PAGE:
Moreover, IMERG indicates smoother precipitation trend from the west to the eastern part of the study area. The other reason for less comparable of IMERG products with MSWEP might be due to the limited temporal sampling of observations through active and passive microwave satellite sensors in comparison to MSWEP [27
]. The station observation shows mean precipitation of 2.78 mm, whereas IMERG-V05B, -V06A, MSWEP, and ERA5 overestimate and IMERG-V05-RT underestimates over the whole domain with the mean precipitation values of 3.08 mm, 3.11 mm, 3.11 mm, 3.36 mm, and 2.41 mm, respectively.
indicates that the total annual precipitation increases with elevation in the center of the country and extended to the west and south parts of the domain. In contrast, it reduces with elevation over the east parts. Stations located in the low altitudes of the eastern and northern parts of the basin receive less precipitation compared to the associated high altitudes.
4.3. Precipitation Detection Capability
The spatial distributions and box-plots of POD and FAR for the light-moderate precipitation range (0.1 mm ≤ P < 10 mm) and heavy precipitation (P > 10 mm) over Austria are shown in Figure 10
. As can be seen, all products indicated acceptable skill scores in detecting light-moderate precipitation events. These results underscore the substantial advances in earth system modeling and SPE over the last decade. However, the POD of IMERG-05B has a mean areal value of 0.88, while that of IMERG-V06A has a mean value of 0.90, which shows an improvement of IMERG-V-06A over IMERG-V05B in detecting light-moderate precipitation events. Moreover, ERA5, MSWEP, and SM2RAIN indicated higher average POD with 0.94, 0.93, and 0.93, respectively, than all IMERG products. However, looking at the spatial distribution of POD indicating that the ECMWF’s fourth-generation reanalysis (ERA5) and MSWEP have obvious advantages in detecting light-moderate precipitation events. In general, each value of POD of ERA5 and MSWEP is significantly better than other products, particularly IMERG products, at most of the stations, which might be due to the tendency of reanalysis data to overestimate light-moderate precipitation frequency [18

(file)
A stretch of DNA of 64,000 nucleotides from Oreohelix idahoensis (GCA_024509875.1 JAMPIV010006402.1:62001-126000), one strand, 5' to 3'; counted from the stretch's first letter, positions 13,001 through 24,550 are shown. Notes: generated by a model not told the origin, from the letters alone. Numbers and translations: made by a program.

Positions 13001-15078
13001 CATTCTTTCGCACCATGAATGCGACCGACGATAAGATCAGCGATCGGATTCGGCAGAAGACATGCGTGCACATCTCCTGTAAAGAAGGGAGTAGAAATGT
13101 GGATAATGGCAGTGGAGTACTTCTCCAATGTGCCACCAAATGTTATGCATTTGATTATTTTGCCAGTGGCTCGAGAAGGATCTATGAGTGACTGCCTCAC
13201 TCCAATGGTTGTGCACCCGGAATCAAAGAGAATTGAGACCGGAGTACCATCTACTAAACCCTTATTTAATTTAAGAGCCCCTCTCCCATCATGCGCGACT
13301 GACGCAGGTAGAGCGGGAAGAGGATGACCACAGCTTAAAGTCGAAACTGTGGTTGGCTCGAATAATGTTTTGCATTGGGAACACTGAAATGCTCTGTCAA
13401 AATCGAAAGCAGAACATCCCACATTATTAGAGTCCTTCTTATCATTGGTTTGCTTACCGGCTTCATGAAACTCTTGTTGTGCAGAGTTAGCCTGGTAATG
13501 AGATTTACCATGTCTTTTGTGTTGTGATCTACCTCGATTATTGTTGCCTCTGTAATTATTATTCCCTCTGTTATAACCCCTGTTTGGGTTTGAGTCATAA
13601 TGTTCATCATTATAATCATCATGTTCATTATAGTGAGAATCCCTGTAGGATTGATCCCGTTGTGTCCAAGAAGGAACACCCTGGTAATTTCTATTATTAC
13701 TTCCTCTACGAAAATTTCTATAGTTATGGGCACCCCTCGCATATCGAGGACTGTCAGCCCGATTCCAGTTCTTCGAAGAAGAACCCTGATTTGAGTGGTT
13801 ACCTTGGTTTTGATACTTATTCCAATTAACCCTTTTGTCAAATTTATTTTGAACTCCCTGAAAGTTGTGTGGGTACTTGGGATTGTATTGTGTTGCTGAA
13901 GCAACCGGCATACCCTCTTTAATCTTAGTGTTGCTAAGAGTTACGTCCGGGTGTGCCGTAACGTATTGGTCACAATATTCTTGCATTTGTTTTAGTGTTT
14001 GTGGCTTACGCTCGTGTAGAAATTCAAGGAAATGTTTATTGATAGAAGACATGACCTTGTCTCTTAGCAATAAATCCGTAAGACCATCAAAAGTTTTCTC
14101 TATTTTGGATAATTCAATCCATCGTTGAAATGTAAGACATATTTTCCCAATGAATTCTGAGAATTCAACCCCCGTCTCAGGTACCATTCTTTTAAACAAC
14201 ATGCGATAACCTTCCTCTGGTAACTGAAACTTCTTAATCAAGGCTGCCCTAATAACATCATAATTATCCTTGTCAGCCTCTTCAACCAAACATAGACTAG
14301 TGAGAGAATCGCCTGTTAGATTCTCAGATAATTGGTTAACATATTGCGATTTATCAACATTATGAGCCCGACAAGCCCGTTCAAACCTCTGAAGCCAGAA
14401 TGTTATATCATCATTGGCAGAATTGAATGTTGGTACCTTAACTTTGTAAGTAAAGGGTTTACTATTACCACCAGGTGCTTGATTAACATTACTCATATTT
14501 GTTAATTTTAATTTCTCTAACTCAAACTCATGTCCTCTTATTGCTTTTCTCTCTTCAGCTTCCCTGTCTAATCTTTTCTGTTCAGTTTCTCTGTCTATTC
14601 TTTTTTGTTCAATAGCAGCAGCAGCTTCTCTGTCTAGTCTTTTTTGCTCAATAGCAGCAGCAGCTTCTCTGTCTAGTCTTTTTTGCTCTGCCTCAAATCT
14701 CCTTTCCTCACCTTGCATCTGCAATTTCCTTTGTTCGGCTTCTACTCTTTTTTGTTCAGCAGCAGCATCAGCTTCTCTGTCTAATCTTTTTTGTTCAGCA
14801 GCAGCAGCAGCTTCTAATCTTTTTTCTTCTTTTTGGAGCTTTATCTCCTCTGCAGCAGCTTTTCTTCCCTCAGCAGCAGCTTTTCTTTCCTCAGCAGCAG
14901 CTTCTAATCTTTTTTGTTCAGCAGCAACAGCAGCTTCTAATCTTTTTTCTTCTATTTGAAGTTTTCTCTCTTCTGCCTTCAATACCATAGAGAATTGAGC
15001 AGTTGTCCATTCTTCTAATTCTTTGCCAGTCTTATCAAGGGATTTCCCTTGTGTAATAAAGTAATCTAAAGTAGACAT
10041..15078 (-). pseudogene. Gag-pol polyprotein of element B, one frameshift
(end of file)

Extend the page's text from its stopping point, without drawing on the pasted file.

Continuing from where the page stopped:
]. In contrast, MSWEP is superior to other products to correctly detect precipitation and no-precipitation events.
The FAR for light-moderate precipitation range of all IMERG and MSWEP products presents almost similar spatial distribution pattern with better performance of MSWEP, particularly over the west part of the country. Figure 10
also shows that MSWEP has the lowest average FAR value (0.11) than other products over the area, while SM2RAIN and ERA5 reveal the highest FAR values (0.33 and 0.25).
As can be seen, the FAR values of IMERG products gradually rising from east to west, which indicates that it is more likely to appear false alarm in areas with higher precipitation. In addition, higher FAR might be due to the high amount of moisture in the atmosphere in this area that the satellites observed, although precipitation did not occur because of the evaporation of raindrops before reaching the ground [29
For the heavy precipitation category (P > 10 mm), MSWEP and SM2RAIN products were found as the most and least powerful products to detect precipitation with the average value of 0.74 and 0.28 for MSWEP and 0.35 and 0.41 for SM2RAIN with respect to POD and FAR values over the area. Compared with MSWEP, IMERG-V05B, and -V06A, the ERA5 product has more complex spatial non-uniformity of POD and FAR. The MSWEP was found to dominate in the east and north, while the ERA5 dominated in the west in detecting the events. Despite this, a low POD and a high FAR of IMERG products for heavy precipitation mean that they are not able to properly detect precipitation in their exact precipitation categories (P ≥ 10 mm), but they might be able to detect the amount of precipitation somewhat lower than the specified intensities [3